John Catsimatidis, the billionaire owner and CEO of New York City supermarket chain Gristedes, argued on Monday that food prices will "continue to rise" for the next three months as the war between Russia and Ukraine rages on and the price of oil remains elevated.
Catsimatidis, who is also the CEO of United Refining Company and Red Apple Group, a real estate and aviation company, told "Mornings with Maria" that he predicts that within the next 30 to 45 days food prices will soar another 10% amid the inflationary environment.
Inflation hit a fresh 40-year high in February with the consumer price index climbing 7.9% on an annual basis, according to data released last month by the Bureau of Labor Statistics. Month over month, inflation rose 0.8%.
The year-over-year reading is in line with estimates and compares with an annual 7.5% jump in January, marking the fastest increase since February 1982, when inflation hit 7.6%.
From January to February, nearly every category of goods and services got pricier. Gas jumped 6.6% and accounted for almost a third of price hikes. Grocery costs jumped 1.4%, the sharpest one-month increase since 1990, other than during a pandemic-induced price surge two years ago. The cost of fruits and vegetables rose 2.3%, the largest monthly increase since 2010.
For the 12 months ending in February, grocery prices leaped 8.6%, the biggest year-over-year increase since 1981, the government said. Gas prices are up a whopping 38%. And housing costs have risen 4.7%, the largest yearly jump since 1991.
Inflation data for March will be released next week. The February data, the latest data currently available, was taken before Russia's invasion of Ukraine, which pushed prices for some commodities higher. The costs of wheat, corn, cooking oils and such metals as aluminum and nickel have soared since the war began as Ukraine and Russia are leading exporters of those commodities.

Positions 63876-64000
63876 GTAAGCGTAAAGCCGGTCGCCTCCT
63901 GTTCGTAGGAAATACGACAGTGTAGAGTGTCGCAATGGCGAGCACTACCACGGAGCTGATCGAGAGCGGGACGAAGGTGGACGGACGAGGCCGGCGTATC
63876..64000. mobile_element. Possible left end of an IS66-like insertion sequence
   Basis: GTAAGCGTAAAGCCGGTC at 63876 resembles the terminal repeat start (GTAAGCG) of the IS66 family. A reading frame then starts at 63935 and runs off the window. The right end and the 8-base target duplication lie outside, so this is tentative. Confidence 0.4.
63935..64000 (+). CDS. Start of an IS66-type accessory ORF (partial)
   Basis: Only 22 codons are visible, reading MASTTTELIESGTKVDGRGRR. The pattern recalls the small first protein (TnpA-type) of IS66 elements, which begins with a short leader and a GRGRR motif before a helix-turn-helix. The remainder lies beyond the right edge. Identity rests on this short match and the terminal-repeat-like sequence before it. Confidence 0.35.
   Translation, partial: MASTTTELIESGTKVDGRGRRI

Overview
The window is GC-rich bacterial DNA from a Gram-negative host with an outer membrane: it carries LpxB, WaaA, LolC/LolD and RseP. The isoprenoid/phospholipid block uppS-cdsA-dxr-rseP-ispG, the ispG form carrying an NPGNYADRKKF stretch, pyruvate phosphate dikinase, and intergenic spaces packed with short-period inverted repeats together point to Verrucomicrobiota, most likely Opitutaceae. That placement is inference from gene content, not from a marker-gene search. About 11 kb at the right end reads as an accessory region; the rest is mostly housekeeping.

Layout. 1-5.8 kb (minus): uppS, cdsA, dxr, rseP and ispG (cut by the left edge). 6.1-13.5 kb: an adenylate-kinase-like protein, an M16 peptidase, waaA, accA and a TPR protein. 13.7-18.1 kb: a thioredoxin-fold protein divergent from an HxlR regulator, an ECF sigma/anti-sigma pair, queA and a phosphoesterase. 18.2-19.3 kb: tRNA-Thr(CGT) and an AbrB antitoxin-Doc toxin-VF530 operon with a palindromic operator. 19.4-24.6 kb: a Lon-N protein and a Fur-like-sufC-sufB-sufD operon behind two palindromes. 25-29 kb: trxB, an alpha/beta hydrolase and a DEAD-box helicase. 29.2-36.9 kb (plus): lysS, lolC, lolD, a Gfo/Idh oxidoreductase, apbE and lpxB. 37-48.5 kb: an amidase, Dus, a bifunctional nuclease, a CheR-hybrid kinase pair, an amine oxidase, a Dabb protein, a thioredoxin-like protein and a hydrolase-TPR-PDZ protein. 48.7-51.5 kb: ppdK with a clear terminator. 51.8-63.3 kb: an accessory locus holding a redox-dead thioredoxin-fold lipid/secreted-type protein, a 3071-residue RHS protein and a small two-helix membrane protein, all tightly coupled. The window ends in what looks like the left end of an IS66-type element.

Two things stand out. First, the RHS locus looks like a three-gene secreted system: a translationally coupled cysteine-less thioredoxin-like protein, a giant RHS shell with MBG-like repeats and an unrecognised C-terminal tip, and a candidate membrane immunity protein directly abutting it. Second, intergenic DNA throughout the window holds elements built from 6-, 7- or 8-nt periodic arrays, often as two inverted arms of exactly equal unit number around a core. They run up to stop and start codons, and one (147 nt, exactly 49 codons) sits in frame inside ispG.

As inflation rises, meat and poultry prices are largely expected to continue their climb in the U.S. this year, according to a new analysis.
Catsimatidis argued that if President Biden "reverses course" on his energy stance and "opens up North America," the U.S. "can be self-sufficient" once again and "the prices of food will come right down" as the price of oil impacts transportation costs.
He went on to recommend a North American energy treaty, which will allow for the production of "15 million barrels a day" and will in turn "make North America self-sufficient."
"There’s no reason we should be making our enemies rich and making the American people poor," he added. "And that’s what it comes down to."
|USO||UNITED STATES OIL FUND L.P.||79.92||+0.52||+0.65%|
|BNO||UNITED STS BRENT OIL FD LP UNIT||31.71||+0.22||+0.70%|
Oil and gas prices have been rising as demand recovers from the depths of the coronavirus pandemic and as demand increases. The invasion of Ukraine by Russia, a major oil and gas producer, has increased the risk that sanctions and export restrictions could negatively impact supply amid the rising demand.
On Monday, a barrel of U.S. crude oil gained $1.64 to around $101 a barrel in electronic trading on the New York Mercantile Exchange. Early last month, when disruptions to oil supply were at their height, the price briefly touched $130.
Last week, oil prices fell around 13% after President Biden announced the largest-ever U.S. oil reserves release, intending to help alleviate record-high gas prices across the U.S.
Brent crude, the international benchmark, was trading higher on Monday at around $106 per barrel.
The Associated Press contributed to this report.